GitHub Pages allows you to direct a domain name of your choice at your Page.

Setting the domain in your repo

Let's say you own the domain, and you would like to use it for your Pages. Telling the GitHub server to serve from this domain is easy:

  • Create a file named CNAME in the root of your Page repository
  • Put the domain (or subdomain) into the CNAME file:

If you are working with a User Page repository, the CNAME file should go in the master branch. If you're working with a Project Page, then it should go in the gh-pages branch of the project repository.

Tip: After creating the CNAME file, it can take up to 10 minutes for the content to become available. Once the Page content is available, you can continue to make the DNS changes in the next step. If the Page doesn't build successfully, you'll receive a notification from GitHub.

You can only have one custom domain for any given set of Pages. If you want multiple domains to point to the same Pages, you will need to use a service that can redirect the other domains to your Pages domain.

Setting up DNS

Next, you need to set up your DNS. Remember that it may take up to a full day for DNS changes to propagate.

There are two ways to set up your DNS, depending on what type of domain you're using.


This is the recommended way of setting up a Page using a custom domain. This method gives your Page the benefit of our Content Delivery Network and Denial of Service protection.

When working with a subdomain, like, create a CNAME record pointing to your User Page subdomain, This allows the DNS to automatically adjust if the server's IP is changed on GitHub.

dig +nostats +nocomments +nocmd
# ;                     IN      A
#              3592    IN      CNAME
#           43192   IN      CNAME
#                 22      IN      A

Apex Domains

Warning: DNS A records require that the IP address is hardcoded to your application's service. This prevents GitHub from dynamically managing traffic when adverse conditions arise.

Some DNS providers (like DNSimple) allow you to use an ALIAS record to point your custom apex domain to If your DNS provider supports this, it will allow us to provide the full benefits of our Content Delivery Network to your Page.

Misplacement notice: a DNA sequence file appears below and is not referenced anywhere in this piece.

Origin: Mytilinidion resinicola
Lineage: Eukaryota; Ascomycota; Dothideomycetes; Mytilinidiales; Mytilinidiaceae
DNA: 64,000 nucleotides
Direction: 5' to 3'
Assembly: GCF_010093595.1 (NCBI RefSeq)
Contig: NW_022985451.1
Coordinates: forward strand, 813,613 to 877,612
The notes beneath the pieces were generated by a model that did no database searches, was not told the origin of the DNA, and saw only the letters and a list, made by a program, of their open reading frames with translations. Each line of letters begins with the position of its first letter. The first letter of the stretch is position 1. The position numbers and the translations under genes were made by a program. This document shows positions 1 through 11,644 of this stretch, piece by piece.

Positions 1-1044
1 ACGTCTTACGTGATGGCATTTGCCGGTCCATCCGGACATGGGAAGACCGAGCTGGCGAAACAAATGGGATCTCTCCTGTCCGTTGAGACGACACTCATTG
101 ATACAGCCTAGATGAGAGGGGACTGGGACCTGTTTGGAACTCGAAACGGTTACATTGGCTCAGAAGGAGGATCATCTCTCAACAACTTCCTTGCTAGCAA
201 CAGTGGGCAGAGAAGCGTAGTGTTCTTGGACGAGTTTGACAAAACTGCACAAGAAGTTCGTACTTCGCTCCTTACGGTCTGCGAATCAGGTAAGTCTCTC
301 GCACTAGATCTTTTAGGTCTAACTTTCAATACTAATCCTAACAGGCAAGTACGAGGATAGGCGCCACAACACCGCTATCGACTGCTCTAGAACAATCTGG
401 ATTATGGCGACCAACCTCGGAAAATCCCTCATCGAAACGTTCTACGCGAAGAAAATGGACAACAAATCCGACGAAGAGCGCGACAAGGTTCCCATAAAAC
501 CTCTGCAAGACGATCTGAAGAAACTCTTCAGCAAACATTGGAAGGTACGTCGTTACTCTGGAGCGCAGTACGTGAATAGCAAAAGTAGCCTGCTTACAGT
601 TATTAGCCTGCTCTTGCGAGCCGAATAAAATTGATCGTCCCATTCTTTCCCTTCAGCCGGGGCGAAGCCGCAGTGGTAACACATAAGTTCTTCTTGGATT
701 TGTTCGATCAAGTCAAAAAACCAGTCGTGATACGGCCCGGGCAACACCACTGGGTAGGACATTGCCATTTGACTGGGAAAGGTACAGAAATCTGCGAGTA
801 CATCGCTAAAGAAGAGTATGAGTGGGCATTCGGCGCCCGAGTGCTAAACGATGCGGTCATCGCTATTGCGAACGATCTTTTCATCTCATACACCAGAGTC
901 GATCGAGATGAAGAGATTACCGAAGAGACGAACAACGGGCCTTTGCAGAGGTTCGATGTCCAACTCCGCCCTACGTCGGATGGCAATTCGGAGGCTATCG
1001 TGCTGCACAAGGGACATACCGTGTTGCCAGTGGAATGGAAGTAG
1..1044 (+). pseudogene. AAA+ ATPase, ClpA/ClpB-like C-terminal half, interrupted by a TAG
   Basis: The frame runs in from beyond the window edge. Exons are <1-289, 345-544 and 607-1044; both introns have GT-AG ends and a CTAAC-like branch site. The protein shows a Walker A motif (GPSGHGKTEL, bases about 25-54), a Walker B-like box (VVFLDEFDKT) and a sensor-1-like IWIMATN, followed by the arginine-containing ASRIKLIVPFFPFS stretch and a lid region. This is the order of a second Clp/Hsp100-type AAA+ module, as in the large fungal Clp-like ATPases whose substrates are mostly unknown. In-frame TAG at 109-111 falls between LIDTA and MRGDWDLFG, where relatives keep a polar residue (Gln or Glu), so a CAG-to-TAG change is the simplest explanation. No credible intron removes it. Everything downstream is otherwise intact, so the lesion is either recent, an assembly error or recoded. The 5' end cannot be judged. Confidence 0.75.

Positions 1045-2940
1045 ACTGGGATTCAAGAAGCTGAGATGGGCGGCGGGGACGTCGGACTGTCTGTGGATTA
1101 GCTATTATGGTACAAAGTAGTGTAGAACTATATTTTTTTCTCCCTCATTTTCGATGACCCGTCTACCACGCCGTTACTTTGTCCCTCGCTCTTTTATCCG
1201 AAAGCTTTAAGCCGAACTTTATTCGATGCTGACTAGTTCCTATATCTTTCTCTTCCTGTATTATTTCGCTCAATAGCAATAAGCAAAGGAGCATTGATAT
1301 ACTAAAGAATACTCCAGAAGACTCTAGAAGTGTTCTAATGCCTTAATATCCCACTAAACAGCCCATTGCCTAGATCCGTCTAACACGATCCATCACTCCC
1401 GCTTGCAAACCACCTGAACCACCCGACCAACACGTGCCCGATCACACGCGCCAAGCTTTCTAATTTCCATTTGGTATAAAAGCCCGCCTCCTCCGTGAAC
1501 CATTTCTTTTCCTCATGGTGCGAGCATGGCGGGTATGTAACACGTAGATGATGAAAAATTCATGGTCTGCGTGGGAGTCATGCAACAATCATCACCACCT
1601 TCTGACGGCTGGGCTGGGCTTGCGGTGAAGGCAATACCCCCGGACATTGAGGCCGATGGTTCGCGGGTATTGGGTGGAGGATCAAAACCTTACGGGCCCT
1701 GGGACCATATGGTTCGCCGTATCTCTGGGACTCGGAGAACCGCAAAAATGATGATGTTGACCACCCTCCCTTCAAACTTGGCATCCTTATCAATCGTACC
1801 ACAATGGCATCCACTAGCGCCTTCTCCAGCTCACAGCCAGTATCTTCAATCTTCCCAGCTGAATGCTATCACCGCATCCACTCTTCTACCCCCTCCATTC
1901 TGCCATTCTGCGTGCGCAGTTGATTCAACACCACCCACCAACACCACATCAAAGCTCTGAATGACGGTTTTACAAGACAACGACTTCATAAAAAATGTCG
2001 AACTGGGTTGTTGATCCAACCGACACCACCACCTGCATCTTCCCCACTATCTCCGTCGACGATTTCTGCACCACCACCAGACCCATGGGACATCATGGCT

dig +nostats +nocomments +nocmd     3600    IN A

NOTE: It's OK if you get a different IP address. Use dig to see the full resolution path.

If you are using an apex domain ( instead of a subdomain ( and your DNS provider does not support ALIAS records, then your only option is to use A records for your DNS. This will not give you the benefit of our Content Delivery Network.

Create DNS A records which point to the following IP addresses:,

dig +nostats +nocomments +nocmd
;   73  IN  A   73  IN  A

Warning: You should not use a CNAME record with an apex domain, as this may cause issues with other services on the apex domain, like email.

Automatic redirects

When you set up a custom domain, the server will automatically create a few redirects for you:

  • for User Pages
  • for top-level domains
  • if the www subdomain is used

For the www ⇔ TLD redirects to work, both the TLD and www subdomain DNS records must be pointed to the Pages server.

A custom domain on User or Organization Pages will apply the same domain redirect to all Project Pages hosted under that account.

Apex domain redirects to subdomains

If you use a custom subdomain but would still like to have your custom apex domain point to your active Page, domain redirection is a viable alternative. Most DNS providers offer domain redirection, sometimes called domain forwarding.

Warning: Project Pages subpaths like will not be redirected to a project's custom domain.

Real World Examples

Custom domain for User Pages redirects to redirects to The custom domain is defined in this file.

Custom domain for Project Pages is available at The custom domain is defined in this file.


For help troubleshooting a custom domain, see this guide.